Support and affirmation of marriage rights for same-sex couples generally comes from certain Christian denominations that are considered theologically liberal.
The traditional viewpoint is that the Torah mentions homosexuality twice in the book of Leviticus JPS: They shall surely be put to death; their blood shall be upon them. None of the daughters of Israel shall be a kedeshahnor shall any of the sons of Israel be a Kadesh.
This has been interpreted as prohibiting the "sons of Israel" from serving as a homosexual temple prostitute. However, even in Biblical times, it was very difficult to get a conviction that would lead to this prescribed punishment.
The Jewish Oral Law states that capital punishment would be applicable only if two men were caught in the act of anal sex, if there were two witnesses to the act, if the men involved were warned that they committed a capital offense, and the two men — or the willing party, in case of rape — subsequently acknowledged the warning, but continued to engage in the prohibited act anyway.
In fact, there is no account of capital punishment, in regards to this law, in Jewish history. Rabbinic tradition understands the Torah's system of capital punishment to not be in effect for the past approximately 2, years, in the absence of a Sanhedrin and Temple.
However, someone who has had homosexual intercourse is considered to have violated a prohibition.
Suggestions range from the idea that in ancient times, only acts in which men emitted semen were defined as sexual, to the assumption that in biblical times, sexual attraction between women did not exist, to the belief that religious rules that apply to men automatically apply to women.
This view is based on a Drash interpretation of the Biblical verse, "Do not follow the ways of Egypt, where you once lived, nor of Canaan, where I will be bringing you. Do not follow any of their customs. The Talmud prohibits any activity which it defines as mesolelot or tribadism women rubbing genitals together.
The main concern in the Talmud was whether women who carried out acts were eligible to marry a member of the priesthood. It was doubtful whether this activity removed their status as a virgin, or made them a harlot.
Maimonides suggests that this behavior should not disqualify a woman from marrying a priest.
Talmudic law limits the penalty for lesbianism to flagellation, rather than the death penalty. Bnei Noach, the progeny of Noah] accepted upon themselves thirty mitzvot [divinely ordered laws], but they only abide by three of them: The first one is that they do not write marriage documents for male couples, the second one is that they don't sell dead [human] meat by the pound in stores, and the third one is that they respect the Torah.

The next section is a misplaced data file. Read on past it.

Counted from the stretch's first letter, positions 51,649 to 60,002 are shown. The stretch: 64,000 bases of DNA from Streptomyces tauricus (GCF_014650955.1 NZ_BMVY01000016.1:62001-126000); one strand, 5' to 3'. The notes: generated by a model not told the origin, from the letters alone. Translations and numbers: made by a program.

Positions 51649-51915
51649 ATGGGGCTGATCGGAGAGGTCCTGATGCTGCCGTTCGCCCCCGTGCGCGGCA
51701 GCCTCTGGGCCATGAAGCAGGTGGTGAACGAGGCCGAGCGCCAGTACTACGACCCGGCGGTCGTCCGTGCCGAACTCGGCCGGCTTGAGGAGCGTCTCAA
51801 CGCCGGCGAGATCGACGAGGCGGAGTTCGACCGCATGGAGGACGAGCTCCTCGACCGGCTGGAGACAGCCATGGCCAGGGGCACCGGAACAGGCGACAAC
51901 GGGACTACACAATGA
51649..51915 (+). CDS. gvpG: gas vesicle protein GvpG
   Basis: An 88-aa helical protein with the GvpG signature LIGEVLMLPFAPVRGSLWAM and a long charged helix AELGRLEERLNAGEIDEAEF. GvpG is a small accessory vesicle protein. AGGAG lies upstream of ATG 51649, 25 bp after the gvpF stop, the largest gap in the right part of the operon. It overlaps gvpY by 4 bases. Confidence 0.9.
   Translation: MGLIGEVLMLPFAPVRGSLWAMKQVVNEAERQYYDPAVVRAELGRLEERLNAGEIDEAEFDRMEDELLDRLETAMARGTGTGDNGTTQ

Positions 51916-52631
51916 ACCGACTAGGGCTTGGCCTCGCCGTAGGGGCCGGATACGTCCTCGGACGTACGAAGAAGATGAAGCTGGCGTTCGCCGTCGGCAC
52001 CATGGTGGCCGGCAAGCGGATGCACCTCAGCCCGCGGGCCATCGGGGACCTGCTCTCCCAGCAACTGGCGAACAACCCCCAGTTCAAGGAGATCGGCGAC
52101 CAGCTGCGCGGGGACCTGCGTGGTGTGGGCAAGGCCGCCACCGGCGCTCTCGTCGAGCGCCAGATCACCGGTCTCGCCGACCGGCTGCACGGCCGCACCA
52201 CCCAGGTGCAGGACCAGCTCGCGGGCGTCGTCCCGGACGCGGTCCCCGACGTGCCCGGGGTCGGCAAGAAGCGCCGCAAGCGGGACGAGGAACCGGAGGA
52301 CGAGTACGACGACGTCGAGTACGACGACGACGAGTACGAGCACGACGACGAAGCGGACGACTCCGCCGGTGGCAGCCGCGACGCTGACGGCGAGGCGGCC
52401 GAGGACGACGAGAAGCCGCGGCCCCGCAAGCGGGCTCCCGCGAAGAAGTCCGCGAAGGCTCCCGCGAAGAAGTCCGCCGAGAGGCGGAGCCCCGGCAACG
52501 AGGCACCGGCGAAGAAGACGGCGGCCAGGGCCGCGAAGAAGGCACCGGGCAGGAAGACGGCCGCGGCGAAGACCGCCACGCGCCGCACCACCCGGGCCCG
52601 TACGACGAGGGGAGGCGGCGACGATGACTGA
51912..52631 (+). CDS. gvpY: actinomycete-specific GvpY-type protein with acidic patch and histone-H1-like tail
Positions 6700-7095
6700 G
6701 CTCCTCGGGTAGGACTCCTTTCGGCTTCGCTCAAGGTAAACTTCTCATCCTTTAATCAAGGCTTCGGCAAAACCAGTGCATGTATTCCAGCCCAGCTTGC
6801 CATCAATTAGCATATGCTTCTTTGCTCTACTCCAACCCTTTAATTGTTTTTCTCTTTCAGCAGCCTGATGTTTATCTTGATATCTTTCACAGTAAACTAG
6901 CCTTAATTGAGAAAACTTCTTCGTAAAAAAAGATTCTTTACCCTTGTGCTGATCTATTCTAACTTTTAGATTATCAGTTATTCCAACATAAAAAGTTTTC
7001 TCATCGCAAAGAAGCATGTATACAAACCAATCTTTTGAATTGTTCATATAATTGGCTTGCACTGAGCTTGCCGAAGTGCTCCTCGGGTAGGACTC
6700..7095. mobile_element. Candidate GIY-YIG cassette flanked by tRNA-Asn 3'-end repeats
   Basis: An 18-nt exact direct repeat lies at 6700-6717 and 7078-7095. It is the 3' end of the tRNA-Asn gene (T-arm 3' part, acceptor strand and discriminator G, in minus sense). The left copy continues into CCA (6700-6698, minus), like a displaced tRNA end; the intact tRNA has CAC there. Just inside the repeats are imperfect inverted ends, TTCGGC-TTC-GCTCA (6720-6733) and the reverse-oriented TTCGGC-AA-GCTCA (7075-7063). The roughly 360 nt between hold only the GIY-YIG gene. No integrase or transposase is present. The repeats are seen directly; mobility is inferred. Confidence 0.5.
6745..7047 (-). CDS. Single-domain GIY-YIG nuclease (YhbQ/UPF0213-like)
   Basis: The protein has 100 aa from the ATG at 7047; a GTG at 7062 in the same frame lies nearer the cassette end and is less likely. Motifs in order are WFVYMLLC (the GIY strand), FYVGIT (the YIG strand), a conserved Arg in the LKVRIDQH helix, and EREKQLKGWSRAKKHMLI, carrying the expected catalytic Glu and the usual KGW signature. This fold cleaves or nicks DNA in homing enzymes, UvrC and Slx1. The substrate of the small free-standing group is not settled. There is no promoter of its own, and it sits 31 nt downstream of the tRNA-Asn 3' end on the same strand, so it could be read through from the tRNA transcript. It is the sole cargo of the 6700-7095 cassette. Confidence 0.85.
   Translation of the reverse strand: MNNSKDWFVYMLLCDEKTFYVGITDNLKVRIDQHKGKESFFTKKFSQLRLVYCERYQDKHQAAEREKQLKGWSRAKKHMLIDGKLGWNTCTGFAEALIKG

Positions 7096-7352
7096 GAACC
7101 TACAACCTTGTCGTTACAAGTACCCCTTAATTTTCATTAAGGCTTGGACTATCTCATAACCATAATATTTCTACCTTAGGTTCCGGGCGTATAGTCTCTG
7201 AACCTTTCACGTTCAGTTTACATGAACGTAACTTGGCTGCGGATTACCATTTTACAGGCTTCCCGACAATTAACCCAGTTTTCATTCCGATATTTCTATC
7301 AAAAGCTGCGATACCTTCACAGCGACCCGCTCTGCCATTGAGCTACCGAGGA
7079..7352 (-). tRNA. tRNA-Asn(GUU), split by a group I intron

Nachmanides and the author of the Sefer Hachinuch similarly follow this interpretation. While there is some disagreement about which male homosexual acts come under core prohibitions, the majority of Orthodox Judaism puts male-male anal sex in the category of yehareg ve'al ya'avor, "die rather than transgress", the small category of Biblically-prohibited acts also including murder, idolatry, adultery, and incest which an Orthodox Jew is obligated under the laws of Self-sacrifice under Jewish Law to die rather than do.
He wrote that "society and government must be to offer a helping hand to those who are afflicted with this problem". Immanuel Jakobovitsin his entry Homosexuality in the Encyclopedia Judaica Keter Publishingdescribes the traditional opinion on homosexuality in this way: Jewish law holds that no hedonistic ethic, even if called "love", can justify the morality of homosexuality any more than it can legitimize adultery or incesthowever genuinely such acts may be performed out of love and by mutual consent.
Rabbi Norman Lamm the Chancellor, Rosh Yeshiva ["head of the yeshiva "], and former president of Yeshiva Universitya major Modern Orthodox Jewish institution advocated  that some although not all homosexuals should be viewed as diseased and in need of compassion and treatment, rather than willful rebels who should be ostracized.